Iran, powers explore nuclear compromises as Israel hopes for failure
Iran and six major powers were exploring possible compromises to break an impasse in nuclear negotiations on Sunday, but officials cautioned they were unable to move on several sticking points.
Lausanne: Iran and six major powers were exploring possible compromises to break an impasse in nuclear negotiations on Sunday, but officials cautioned they were unable to move on several sticking points.
The news came as Israel said the details of a possible agreement emerging from talks in Lausanne, Switzerland were worse than it feared.
In a significant development in talks aimed at securing a preliminary nuclear deal, several officials told Reuters Tehran had indicated a willingness to accept fewer than 6,000 nuclear centrifuges and to send most of its enriched uranium stockpiles for storage in Russia.
Western powers, on the other hand, were considering the idea of allowing Iran to conduct limited, closely-monitored enrichment-related work for medical purposes at an underground facility called Fordow, the officials added on condition of anonymity.
Iran had originally insisted on keeping in operation the nearly 10,000 centrifuges it currently uses, but said in November that Washington indicated it could accept around 6,000. Iranian officials say they had been pushing for 6,500-7,000.
The officials said all parts of an emerging nuclear deal were interrelated.
"Everything could still fall apart," a Western official told Reuters, adding that the talks could drag on to Tuesday, the self-imposed deadline for a framework agreement.
Another official said it was "more or less reality", but that nothing was set in stone yet.
A main sticking point is Iran`s demand that it continue with research into advanced centrifuges. The machines can purify uranium for use in nuclear power plants or, if very highly enriched, in weapons.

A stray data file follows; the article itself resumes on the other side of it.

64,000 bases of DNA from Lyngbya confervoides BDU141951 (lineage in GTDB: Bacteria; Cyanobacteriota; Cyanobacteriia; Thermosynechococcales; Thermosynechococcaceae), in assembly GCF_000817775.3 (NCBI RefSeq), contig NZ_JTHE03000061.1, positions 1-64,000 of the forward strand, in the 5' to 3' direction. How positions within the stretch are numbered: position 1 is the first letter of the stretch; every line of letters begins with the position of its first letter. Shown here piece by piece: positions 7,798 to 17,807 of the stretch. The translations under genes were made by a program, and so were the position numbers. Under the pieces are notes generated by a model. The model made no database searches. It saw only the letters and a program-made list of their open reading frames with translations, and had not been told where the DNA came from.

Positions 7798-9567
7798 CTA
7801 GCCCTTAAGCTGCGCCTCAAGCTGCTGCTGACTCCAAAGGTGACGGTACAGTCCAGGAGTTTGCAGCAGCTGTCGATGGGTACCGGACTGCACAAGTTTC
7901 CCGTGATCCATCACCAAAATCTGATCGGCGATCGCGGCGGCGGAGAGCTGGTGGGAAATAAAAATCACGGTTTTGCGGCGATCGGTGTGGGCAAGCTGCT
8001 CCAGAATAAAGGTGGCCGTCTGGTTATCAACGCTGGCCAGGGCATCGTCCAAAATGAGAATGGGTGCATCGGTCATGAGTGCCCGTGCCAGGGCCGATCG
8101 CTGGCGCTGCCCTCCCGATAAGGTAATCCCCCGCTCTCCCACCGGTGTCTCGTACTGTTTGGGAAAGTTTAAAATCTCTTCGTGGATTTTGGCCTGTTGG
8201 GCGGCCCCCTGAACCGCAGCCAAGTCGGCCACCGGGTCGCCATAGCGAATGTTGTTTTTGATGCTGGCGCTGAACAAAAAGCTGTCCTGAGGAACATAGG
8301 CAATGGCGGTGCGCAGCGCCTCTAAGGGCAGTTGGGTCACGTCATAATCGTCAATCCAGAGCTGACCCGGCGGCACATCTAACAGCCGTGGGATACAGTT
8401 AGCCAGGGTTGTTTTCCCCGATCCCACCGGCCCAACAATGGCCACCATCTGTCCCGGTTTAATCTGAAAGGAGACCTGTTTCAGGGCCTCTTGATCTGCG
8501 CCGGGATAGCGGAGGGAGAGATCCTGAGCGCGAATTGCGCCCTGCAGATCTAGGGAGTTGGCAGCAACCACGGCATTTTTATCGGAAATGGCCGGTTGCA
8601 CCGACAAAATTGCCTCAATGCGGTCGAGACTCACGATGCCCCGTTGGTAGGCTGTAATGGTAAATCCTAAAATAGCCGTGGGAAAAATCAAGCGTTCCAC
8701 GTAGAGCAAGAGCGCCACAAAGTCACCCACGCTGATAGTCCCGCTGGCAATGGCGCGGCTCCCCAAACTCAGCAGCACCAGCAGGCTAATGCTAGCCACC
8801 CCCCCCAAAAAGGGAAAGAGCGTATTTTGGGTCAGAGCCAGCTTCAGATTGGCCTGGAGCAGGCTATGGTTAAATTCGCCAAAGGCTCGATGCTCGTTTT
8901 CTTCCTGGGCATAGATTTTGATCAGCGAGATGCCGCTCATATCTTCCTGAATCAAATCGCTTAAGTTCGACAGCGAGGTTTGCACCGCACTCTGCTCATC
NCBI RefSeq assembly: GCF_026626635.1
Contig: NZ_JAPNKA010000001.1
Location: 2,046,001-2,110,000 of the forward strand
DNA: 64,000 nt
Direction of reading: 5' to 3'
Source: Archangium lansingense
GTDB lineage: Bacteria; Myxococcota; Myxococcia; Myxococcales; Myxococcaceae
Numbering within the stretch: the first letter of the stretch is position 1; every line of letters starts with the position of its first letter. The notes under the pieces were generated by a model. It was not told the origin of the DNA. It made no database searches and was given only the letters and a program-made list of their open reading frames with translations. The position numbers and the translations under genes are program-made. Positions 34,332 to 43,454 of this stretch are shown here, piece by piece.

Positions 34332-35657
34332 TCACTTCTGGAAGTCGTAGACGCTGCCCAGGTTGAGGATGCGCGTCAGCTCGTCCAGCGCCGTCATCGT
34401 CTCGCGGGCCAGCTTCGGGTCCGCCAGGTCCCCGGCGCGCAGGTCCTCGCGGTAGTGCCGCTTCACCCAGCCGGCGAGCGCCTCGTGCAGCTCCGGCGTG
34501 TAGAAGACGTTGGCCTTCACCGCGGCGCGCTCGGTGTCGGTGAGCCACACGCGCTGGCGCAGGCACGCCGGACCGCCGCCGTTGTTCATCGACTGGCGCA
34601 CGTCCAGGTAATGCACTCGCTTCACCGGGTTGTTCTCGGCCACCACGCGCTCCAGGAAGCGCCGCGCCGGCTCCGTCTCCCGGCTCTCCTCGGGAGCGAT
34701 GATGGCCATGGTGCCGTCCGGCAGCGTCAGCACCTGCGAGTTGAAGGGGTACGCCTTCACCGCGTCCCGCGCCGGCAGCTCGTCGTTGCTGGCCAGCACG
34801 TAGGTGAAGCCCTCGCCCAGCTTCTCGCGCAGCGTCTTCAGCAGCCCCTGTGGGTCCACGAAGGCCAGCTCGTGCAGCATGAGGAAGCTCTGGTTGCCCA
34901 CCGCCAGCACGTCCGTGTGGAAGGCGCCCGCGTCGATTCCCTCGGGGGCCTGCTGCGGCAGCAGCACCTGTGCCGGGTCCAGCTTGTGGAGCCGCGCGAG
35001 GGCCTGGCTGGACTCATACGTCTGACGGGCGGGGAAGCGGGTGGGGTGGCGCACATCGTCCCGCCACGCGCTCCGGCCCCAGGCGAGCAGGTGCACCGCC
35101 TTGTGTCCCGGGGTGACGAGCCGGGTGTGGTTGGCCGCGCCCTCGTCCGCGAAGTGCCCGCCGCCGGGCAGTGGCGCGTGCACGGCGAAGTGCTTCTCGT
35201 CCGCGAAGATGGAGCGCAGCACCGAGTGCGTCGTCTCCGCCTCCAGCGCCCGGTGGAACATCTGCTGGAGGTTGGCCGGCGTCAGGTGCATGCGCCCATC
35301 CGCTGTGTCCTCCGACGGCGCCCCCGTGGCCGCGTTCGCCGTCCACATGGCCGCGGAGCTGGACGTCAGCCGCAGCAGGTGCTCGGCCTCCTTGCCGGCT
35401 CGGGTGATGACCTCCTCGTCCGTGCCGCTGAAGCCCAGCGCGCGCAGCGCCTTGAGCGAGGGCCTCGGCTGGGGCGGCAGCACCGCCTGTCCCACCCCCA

Another unresolved question is over the speed of removing some of the United Nations sanctions on Tehran.
The six world powers negotiating with Iran, the United States, Britain, France, Germany, Russia and China, are seeking at least a 10-year suspension of its most sensitive nuclear work. The dispute dates back more than a decade and has fueled fears of a new Middle East war.
Iran denies charges from the West and Israel that it is seeking to develop a nuclear weapons capability, and says its programme is purely peaceful. It demands the removal of international sanctions that are hurting its economy.
The powers` aim is to ensure that Iran is kept at least one year away from producing enough fissile nuclear material for a single weapon for at least 10 years.
The six powers have an end-March deadline for a political framework agreement, which officials close to the talks say could result in a brief document of several pages. That would form the basis of a comprehensive deal, including all technical details, to be agreed by June 30.
Officials say there is no guarantee they will get a framework agreement this month or, if they do, a final one in June.
Top diplomats from the United States, France and Germany cancelled travel plans for the next few days to push for the accord that would lay the foundations for a final settlement.
U.S. Secretary of State John Kerry`s spokeswoman said he would not fly to Boston for a ceremony in honour the late Senator Edward Kennedy, who was his mentor.
Officials close to the talks in the Swiss city of Lausanne also confirmed the French and German foreign ministers, Laurent Fabius and Frank-Walter Steinmeier, had cancelled a planned joint trip to Kazakhstan.
"We`re hopeful, but there is still a lot of work to be done," Fabius told reporters on Sunday.
The remarks from Fabius contrasted with a hostile blast from Israel, which is not a party to the talks.
"This deal, as it appears to be emerging, bears out all of our fears, and even more than that," Prime Minister Benjamin Netanyahu told his cabinet in Jerusalem.
Israel, which is believed to have the Middle East`s only nuclear arsenal, feels especially threatened by the possibility of a nuclear-armed Iran.
Netanyahu referred to advances made by Houthi rebels allied to Tehran in Yemen, and accused the Islamic republic of trying to "conquer the entire Middle East".
"The Iran-Lausanne-Yemen axis is very dangerous to humanity, and must be stopped," he said.
In the past, Israel has threatened to attack Iran if it is not happy with an eventual deal and has long described France as the negotiating power with a position closest to its own, a view confirmed by officials close to the talks.
Kerry and Iranian Foreign Minister Mohammad Javad Zarif have been in Lausanne for days to try to reach a preliminary deal by a self-imposed deadline of Tuesday. They held several rounds of talks on Saturday and met again on Sunday morning.
Fabius and Steinmeier joined the talks on Saturday and Chinese Foreign Minister Wang Yi arrived on Sunday. Their British and Russian counterparts are expected to arrive later.